Following the conclusion of the Second World War in Germany, MI6, through its operative Adolf von Thadden, helped found and run what would go on to become the most successful neo-Nazi political party anywhere in Europe. The National Democratic Party (NPD) was set up by British intelligence, and its operations were coordinated in conjunction with key players from both British intelligence and the Verfassungsschutz, West Germany’s security services. The NPD is still alive and kicking today, and its activities have been decisive over the years in allowing the German government to pass some of the tightest restrictions on freedom of speech anywhere in the industrialised world.
Closer to home, MI6’s domestic sister agency MI5 orchestrated a campaign of terror in Northern Ireland over a period of several decades, embedding its agents in the IRA in order to coordinate a long list of lethal terrorist attacks which were blamed on Irish republican groups. In a recorded telephone conversation earlier this year, General Sir John Wilsey, the commander of the British Army’s Land Forces admitted that the head of the IRA’s Internal Security Unit – known colloquially as the ‘Nutting Squad’ and tasked with rooting out British spies and double agents from within the IRA’s ranks – a man named Freddie Scappaticci, was, in fact, a British agent for the Army’s Force Research Unit (FRU).
As Wilsey put it, “The FRU worked for MI5 and the RUC [the Royal Ulster Constabulary, now the Police Service of Northern Ireland] and all the [intelligence] went to them.” Scappaticci was famed for his ruthlessness – most of the men he investigated were eventually killed – and he personally carried out dozens of murders, in many cases executing genuine IRA members, over a period of several years. This is shocking enough in isolation, although the full extent of the role played by the British Security Services in fermenting the “Troubles” has yet to be fully revealed.
Given their documented complicity in a litany of activities as deplorable as the aforementioned -the above list is by no means exhaustive – it is remarkable that MIs 5 and 6 continue to enjoy such a position of respectability in the eyes of many. The James Bond series is an essential propaganda vehicle which has delivered the kind of pro-establishment messages that continue to enshrine this position, both overtly and more subtly, over the last five decades. By no means unique in this, James Bond certainly stands as one of the most pernicious and effective examples of its type. Daniel Craig’s brief jaunt to Afghanistan is revealing in more ways than one.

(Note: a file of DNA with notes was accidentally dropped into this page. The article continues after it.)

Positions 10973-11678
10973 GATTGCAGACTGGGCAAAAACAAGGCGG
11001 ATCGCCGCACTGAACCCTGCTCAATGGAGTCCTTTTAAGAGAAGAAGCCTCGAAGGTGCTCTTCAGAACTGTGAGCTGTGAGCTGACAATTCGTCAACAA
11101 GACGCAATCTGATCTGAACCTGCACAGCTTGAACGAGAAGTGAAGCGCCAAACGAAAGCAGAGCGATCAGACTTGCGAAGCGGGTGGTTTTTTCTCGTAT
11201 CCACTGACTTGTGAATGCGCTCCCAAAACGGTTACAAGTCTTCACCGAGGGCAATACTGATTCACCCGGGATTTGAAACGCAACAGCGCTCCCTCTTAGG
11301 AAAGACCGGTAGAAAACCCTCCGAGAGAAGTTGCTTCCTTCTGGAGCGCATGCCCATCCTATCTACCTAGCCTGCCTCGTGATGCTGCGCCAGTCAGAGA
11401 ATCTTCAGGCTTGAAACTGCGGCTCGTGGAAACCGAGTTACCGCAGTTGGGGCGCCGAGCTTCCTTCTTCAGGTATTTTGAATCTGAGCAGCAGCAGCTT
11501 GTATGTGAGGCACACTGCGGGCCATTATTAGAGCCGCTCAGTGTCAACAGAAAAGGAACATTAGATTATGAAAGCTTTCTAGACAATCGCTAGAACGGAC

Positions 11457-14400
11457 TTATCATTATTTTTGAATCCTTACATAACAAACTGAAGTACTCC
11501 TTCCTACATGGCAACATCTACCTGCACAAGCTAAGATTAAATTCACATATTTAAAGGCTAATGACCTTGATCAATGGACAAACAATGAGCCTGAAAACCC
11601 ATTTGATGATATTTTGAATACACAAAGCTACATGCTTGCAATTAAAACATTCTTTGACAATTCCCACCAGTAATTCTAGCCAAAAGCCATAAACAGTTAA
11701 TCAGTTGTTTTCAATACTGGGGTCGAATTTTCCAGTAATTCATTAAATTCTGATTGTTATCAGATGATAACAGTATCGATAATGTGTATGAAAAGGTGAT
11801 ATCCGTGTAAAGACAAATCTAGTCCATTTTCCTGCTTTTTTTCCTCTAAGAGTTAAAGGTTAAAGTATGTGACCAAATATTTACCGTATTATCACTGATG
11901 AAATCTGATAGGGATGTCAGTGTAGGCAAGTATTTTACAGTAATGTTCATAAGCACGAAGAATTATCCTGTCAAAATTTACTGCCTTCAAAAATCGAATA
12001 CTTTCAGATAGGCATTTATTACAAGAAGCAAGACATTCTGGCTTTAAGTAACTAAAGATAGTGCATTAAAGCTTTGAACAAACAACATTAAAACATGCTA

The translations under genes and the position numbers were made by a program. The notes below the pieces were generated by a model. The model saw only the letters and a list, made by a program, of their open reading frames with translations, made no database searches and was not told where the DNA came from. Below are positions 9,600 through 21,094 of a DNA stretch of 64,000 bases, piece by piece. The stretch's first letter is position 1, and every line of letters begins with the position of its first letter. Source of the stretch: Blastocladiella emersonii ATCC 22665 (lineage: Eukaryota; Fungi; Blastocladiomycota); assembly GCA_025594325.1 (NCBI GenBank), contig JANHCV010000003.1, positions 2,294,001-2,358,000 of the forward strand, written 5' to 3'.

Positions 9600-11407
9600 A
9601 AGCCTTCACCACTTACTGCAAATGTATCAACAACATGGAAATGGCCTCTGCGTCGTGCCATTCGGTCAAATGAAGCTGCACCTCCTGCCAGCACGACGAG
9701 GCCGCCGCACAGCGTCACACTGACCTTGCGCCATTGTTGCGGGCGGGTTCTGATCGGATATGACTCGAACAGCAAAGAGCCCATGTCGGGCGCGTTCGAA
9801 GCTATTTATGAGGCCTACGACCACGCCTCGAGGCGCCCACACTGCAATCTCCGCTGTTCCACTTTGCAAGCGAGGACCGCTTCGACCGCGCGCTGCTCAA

Leave a Reply
- Comment | To Leave or Not to Leave the EU: A British Muslim Perspective
- Analysis | Billionaire Republicans and Professional Islamophobes: The Pro-Israel lobby in Brussels
- Analysis | Their Violence, Our Values: A History of European Responses to Political Dissent
- Comment | Education as Resistance: Western Sahara’s Rising Generation
- Comment | Environment of Hate: The New Normal for Muslims in the UK
More In Politics
- Politics | “We are the lions, Mr. Manager”: Revisiting the Great Grunwick Strike
- Comment | The Government’s Extremism Bill will do little to prevent extremism and much to undermine democracy and civil liberties
- Comment | This victory shows we can, and must, shut down the DSEI arms fair for good
- Politics | “She did not die; she multiplied”: Honouring Berta Cáceres
- Comment | The Brussels Attacks: Our pain and rage are immense, but we need reason and understanding more than ever
More In Features
- Special Report | Miracles and Mirages: Greed and corruption have created a doping epidemic in Sport
- Special Report | From Women Refugees to International Students: The State’s War on Migrants
- Special Report | Bazaar Politics: Uncovering Social Cleansing In the Heart of London
- Politics | Interview | Director Kirby Dick: “Sexual assault on college campuses is an epidemic”
- Special Report | The Lawyer, the Mohammed Cartoon Exhibition and the ‘Civil War’ that Wasn’t
More In Profiles
More In Arts & Culture
- Film | Review | The Journey from Syria: “I wish we could have this life in our country”
- Film | Review | Batman v Superman: Dawn of Nihilism and Mansplaining
- Books | Review | ‘Burning Country: Syrians in Revolution and War’
- Film | Review | The Big Short: Laughter in the Dark
- Books | Review | Settled Wanderers: The Poetry of a Landless People